In Kansas, the need for loving foster parents is greater than ever. Children and teens who are in foster care have experienced abuse and neglect, and they greatly need your love and compassion. In this three-part blog series, we are answer some of the most frequently asked questions about how to become a foster parent in Kansas. Part one covered questions about the process involved to become a foster parent. Part two covered questions regarding the training. In part three, we are answering questions about the first placement.
Q: Can I choose the age and gender of a child to foster and how many children can I foster in my home at one time?
A: Yes, you can specify the age and gender of children you would like to foster. The children range in ages from birth to twenty-one years. Our teenage population has the greatest need for loving families at this time. There is also a need for families to care for sibling groups of three or more children. To ensure every child in your home has enough space, each child must have 45 square feet if they are sharing a room (9′ x 10′ room). A child in a single room must have a minimum of 70 square feet of space (7’x10′ room). Your Family Service Coordinator (FSC) will help determine how many children you can foster in your home at one time.
Q: How long will a child in foster care be in my home?
A: The first goal for each child is to reintegrate them back into a safe and stable environment with their birth family. When reunification is possible, we strive to accomplish this within one year of a child’s removal from the home. The length of stay in a foster home and in foster care varies depending on the progress of the case plan.
Q: I have full-time employment. Can a child in foster care attend daycare?
A: Yes, children in Kansas foster care can attend day care. The Kansas Department for Children and Families will cover a daily rate to pre-approved daycares. Contact your FSC for a list of approved daycares in your area.
Q: I know a child or youth in foster care and would like to provide a home for them. What are my next steps?
A: First, you would need to contact the child or youth’s worker to let them know you are interested in becoming placement. If approved to be a placement, you will need to become a licensed NRKIN (non-relative kinship) home. It is a requirement that you complete the TIPS-MAPP training. You can take the classes while the child is already placed with you.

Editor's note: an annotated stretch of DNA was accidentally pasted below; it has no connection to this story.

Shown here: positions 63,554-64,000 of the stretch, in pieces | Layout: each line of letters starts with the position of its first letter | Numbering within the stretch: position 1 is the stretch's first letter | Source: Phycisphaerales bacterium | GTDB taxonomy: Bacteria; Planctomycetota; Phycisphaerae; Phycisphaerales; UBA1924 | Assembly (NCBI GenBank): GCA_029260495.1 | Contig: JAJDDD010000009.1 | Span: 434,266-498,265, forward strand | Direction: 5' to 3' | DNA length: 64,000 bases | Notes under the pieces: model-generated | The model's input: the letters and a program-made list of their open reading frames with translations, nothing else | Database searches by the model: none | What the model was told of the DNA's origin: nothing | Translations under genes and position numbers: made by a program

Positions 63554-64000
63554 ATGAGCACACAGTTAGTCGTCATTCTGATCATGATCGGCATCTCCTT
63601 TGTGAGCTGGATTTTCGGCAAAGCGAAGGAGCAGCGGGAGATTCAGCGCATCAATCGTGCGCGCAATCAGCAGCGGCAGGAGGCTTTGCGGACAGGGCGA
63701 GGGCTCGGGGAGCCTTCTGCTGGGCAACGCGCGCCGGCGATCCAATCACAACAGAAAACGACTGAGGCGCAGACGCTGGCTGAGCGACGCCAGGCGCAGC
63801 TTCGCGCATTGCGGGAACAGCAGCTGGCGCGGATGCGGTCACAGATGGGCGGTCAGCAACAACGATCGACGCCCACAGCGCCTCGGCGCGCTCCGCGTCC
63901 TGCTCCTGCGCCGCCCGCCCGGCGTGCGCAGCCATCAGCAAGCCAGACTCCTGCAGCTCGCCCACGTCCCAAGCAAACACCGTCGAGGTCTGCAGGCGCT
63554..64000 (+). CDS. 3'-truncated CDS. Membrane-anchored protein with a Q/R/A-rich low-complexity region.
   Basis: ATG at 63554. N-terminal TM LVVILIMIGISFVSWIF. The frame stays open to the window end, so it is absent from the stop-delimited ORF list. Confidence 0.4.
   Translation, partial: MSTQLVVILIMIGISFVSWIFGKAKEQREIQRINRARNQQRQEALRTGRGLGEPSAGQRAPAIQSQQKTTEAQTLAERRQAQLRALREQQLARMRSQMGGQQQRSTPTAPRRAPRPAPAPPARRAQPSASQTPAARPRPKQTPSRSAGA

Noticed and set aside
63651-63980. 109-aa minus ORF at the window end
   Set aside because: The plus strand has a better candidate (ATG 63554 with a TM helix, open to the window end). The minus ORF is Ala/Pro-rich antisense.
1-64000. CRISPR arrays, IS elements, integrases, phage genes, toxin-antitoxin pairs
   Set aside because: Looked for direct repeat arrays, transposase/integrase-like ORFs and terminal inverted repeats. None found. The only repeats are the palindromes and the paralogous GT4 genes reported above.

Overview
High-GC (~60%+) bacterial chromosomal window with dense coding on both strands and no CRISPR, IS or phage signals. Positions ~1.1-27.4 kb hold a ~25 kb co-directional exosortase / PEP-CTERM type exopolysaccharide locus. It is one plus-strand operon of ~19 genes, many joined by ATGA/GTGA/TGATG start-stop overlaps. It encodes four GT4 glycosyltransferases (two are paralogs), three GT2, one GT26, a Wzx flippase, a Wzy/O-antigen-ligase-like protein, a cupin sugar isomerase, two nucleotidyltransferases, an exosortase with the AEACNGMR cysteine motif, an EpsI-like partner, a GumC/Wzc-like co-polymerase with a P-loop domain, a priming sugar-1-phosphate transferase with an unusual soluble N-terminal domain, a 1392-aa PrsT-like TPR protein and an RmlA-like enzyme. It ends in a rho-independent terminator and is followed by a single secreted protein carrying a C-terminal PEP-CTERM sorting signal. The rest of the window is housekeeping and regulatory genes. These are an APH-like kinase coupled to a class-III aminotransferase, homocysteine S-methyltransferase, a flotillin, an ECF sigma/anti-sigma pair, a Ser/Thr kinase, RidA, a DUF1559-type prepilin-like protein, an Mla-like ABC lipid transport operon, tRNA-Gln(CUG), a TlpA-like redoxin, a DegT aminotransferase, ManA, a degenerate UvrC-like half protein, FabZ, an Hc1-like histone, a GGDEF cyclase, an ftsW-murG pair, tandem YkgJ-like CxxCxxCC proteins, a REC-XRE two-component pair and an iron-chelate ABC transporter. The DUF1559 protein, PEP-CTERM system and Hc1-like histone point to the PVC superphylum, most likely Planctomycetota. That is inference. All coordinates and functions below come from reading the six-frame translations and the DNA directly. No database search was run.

Q: I have a relative in foster care that I would like to care for, however they are in another state. What should I do?
A: Contact the agency where your relative is placed and let them know you would like to take placement. Each state has specific requirements, including foster parent training. In some states, TIPS-MAPP can be transferred as the needed training. You can take the TIPS-MAPP training through KVC or other approved agency in the area, even if you do not wish to take placement of a child in Kansas state custody. For a full list of TIPS-MAPP trainings being offered in your area please visit the Children’s Alliance website.
Q: What do family visits look like and how are they arranged?
A: Each child in state custody has a visit with their family once a week. These visits are often at the KVC office, but can also be in the community. Visits are typically one hour long, but are often longer as the child moves closer to being safely reintegrated. The visits are scheduled and supervised by the child’s case worker. The foster parent may be asked to transport to and from visits.
Q: Can we take children in our care out of town or on vacation with us?
A: The Kansas Department for Children and Families and the parents of the child in care can approve or deny a request from the foster parents to take a child out of town on vacation with them. If the request is approved, a travel letter will be written and sent with the child stating they are in Kansas state custody and they are approved to leave the state. This letter will need to stay with the child and foster family in case of emergencies. If the request is not approved, the child will be placed in respite care.
Q: Do children in foster care have health insurance, or will I need to cover them? What about school tuition, dental, food and clothing?
A: Children in foster care have medical and dental provided for them. Clothing vouchers are available every six months for children to assist with the purchase of new clothes. KVC also has a clothing closet for foster parents to use. Some fees will need to be covered by the foster parent, but other fees such has extracurricular activities can be covered by KVC. Contact your FSC for more information.
Check out our first two articles in this three-part blog series: Becoming a Foster Parent: Questions About the Process and Becoming a Foster Parent: Questions About the Training
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